I’m not sure how an ATM card is going to fit in an ATM with a “Yellow Tag of lading papers” on it, but I’ll worry about that when the time comes.

Did I mention that Sarah Smith from the United Kingdom wants to give me half of her 25 million Euro inheritance? We just have to get married, and then it’s all mine.

Also, every dying Christian who has ever lived, ever, is going to leave me a pretty nice chunk of change, provided I help them spend their vast millions on a worthy cause of my own choosing.

I did find one of those a tiny bit suspicious, I must say. The woman who e-mailed me wrote, “With God, all things are possible.” She then warned me we couldn’t talk over the phone, because she didn’t want her in-laws, who are apparently always in the room with her, no matter what (must make for awkward bathroom breaks), to hear her going behind their backs.

So, with God, all things are possible, except scheming in front of your in-laws? I think not, dearie.

Best of all, a New Yorker named Mrs. Wendy Louis is going to entrust a “huge” sum of money to me. She didn’t want to say why in the e-mail, though (and who can blame her), but I’m sure it’s because I’m the most trustworthy acceptor of random millions presently living on planet Earth. I value your faith in me, Mrs. Wendy Louis of New York City.

Of course, before I can deposit these untold millions, I will have to spend 600 years verifying and re-verifying my account information with every bank, credit card account, and online service I’ve ever used—and, apparently, a few I haven’t. Better get cracking.

Friday, January 9, 2015

Local Boy Scouts earn Eagle Scout rank

Pictured here during the Eagle Scout Board of Review (l to r) are: Lito Ilagan, Kevin Zywina, Nikki McCarthy, Eagle Scout- Dalton Chatfield, District Eagle Scout Counselor-Paul Driver, Eagle Scout- Kenny Miller, John Vaage, and Hayden George.

By Bonnie Miller

Dalton Chatfield and Kenny Miller from Boy Scout Troop #536 on Dec. 27 had their Eagle Scout Board of Review and became Eagle Scouts.

Becoming an Eagle Scout is a tremendous accomplishment. The Eagle Scout rank may be earned by a Boy Scout who has been a Life Scout for at least six months and earns a minimum of 21 merit badges (12 merit badges being required).

This Scout must also fulfill certain requirements of leadership, service and outdoor skills. Earning the Eagle Scout rank is the highest advancement rank in Scouting.

Boy Scouts of America was established by Baden-Powell in Britain 1908. W.D. Boyce later founded the Boy Scout Association (BAS) on Feb. 8, 1910, in America. In 2013, 56,841 Scouts earned the Eagle Scout rank in America.

Dalton and Kenny would like to thank their fellow Scouts in Troop #536 for all of their help with the Eagle Scout projects; as well as their parents, grandparents, family members, friends, Scoutmaster- John Chatfield, Assistant Scoutmasters Travis Jensen and Dale Mclean, Eagle Scout Coach Brian Palmer, Will Crockett and Orofino Builders Supply, Superintendent Bob Vian, Justin Howard, Harold Kerley, Tama Naden, Corporal Mike Gladhart (Marine Deputy of the Orofino Sheriff’s Department), Don Beck and Wes Baker with Idaho Fish and Game, Juelie Traska with Idaho Department of Parks and Recreation, and the United States Coast Guard for their donations and funding of these Eagle Scout projects.

Dalton and Kenny would also like to thank the Orofino community and surrounding towns for supporting all activities and programs throughout this year with their Troop #536. Your generosity is very much appreciated.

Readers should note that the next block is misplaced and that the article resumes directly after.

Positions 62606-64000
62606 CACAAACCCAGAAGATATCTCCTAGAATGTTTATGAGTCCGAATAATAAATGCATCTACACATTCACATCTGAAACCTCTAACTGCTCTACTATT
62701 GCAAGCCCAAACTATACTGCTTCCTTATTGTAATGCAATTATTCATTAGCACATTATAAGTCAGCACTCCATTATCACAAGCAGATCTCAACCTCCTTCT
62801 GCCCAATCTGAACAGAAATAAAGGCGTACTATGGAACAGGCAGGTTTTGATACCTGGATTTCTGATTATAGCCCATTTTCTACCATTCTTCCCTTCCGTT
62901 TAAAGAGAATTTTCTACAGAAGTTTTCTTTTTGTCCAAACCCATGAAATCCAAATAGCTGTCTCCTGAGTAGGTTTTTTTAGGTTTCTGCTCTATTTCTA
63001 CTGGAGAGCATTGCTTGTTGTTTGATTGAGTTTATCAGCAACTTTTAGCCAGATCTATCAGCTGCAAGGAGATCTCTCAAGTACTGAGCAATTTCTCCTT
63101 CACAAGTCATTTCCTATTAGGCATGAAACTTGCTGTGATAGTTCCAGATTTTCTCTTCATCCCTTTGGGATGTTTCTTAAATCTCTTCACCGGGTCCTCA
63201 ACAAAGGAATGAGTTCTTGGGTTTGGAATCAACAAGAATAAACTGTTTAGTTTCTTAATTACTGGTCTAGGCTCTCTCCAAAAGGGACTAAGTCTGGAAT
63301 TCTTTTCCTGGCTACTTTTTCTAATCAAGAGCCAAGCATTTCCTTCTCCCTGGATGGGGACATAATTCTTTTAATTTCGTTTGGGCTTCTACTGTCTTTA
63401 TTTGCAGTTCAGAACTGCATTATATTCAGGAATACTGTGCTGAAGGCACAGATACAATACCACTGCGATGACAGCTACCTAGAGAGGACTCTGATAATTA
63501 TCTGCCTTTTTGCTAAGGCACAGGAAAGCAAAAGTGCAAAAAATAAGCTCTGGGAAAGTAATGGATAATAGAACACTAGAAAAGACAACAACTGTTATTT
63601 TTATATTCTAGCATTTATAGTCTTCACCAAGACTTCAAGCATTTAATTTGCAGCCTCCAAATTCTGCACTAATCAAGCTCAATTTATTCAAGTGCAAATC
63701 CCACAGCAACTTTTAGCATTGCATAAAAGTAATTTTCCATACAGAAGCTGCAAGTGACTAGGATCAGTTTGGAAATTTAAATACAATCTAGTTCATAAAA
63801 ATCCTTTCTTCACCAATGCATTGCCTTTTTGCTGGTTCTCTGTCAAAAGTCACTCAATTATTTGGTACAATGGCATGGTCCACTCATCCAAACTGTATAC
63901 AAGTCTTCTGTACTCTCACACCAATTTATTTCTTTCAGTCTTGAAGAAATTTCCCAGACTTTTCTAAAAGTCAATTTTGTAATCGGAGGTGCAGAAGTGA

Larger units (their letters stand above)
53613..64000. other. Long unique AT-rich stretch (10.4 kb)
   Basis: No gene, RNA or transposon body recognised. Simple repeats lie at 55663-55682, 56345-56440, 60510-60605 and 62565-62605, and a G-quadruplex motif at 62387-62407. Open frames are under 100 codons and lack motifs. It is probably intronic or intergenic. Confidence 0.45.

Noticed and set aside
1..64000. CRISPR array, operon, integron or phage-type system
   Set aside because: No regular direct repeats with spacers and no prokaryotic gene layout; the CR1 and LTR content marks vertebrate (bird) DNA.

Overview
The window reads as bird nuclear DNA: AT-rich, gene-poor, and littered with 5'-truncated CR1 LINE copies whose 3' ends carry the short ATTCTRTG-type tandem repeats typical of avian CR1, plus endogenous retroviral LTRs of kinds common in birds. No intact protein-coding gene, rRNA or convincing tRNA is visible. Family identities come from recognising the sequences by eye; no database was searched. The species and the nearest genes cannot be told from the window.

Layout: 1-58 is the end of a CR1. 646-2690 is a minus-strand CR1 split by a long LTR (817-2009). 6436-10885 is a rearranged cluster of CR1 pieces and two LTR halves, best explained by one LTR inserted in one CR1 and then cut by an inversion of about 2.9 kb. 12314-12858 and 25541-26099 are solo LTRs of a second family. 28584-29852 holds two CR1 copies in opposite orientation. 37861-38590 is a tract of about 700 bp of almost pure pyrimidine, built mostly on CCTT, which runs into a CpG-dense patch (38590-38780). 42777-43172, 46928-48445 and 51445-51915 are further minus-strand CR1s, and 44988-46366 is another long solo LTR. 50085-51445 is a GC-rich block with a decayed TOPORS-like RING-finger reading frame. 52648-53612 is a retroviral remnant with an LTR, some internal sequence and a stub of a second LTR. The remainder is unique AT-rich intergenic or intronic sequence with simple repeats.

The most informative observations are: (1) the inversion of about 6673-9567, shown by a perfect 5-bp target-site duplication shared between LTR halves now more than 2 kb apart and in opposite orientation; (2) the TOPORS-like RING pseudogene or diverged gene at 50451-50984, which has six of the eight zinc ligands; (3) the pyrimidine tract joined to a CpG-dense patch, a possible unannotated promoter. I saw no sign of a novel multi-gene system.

Dalton and Kenny invite you to see and use their Eagle Scout Projects. Dalton completed the three new outdoor garbage can holders at the Orofino Elementary School and Kenny completed the Life Jacket Loaner Station at Deyo Reservoir.

Friday, January 2, 2015

County anxiously awaits to see if SRS will slip through Congress one more year

By Elizabeth Morgan

Several articles have appeared in the media lately regarding the chances of reauthorization of the Secure Rural Schools Act (SRS) by Congress this next year. The issue was at a standstill when Congress broke for the holidays and will resume in January.

The Secure Rural Schools (SRS) program was created in 2000 to help counties fund the services they could no longer afford because of lost tax revenue. Thirty-five of 44 Idaho counties receive SRS payments, and Idaho ranks third in the country in total SRS dollars. But the program was always intended as a safety measure until Congress could find a more permanent solution.

The White House threatened a veto on the last bill from House Republicans calling for an increase in logging across all national forests. Opponents said it would jeopardize the habitat of endangered species, increase lawsuits and limit the president’s ability to create national monuments.

Hopefully, the break will allow both sides to entertain proposals somewhere in the middle that will provide a viable solution.

Clearwater County Commissioner Don Ebert said, “The county wouldn’t feel the impact immediately. Primarily, county roads and the Sheriff’s Office would be affected if some compensation isn’t made. There are a lot of counties in Idaho that will be in a bad way if it doesn’t come through.”

Ebert hopes to have an answer within the next month, “However, I will not be surprised if it should take longer,” he said.

The county will receive Payments in Lieu of Taxes (PILT) funds for this year.

The National Association of Counties (NACo) reported earlier this month that lawmakers appointed $372 million for PILT in its end-of-year spending package for 2015.

“Because National Forest counties are entitled to more PILT funding, the two programs are closely linked,” wrote Brian Namey with NACo. “Without securing full SRS funding before PILT payments are disbursed in mid-2015, there will be a significant impact on the funds available for all counties with federal lands.”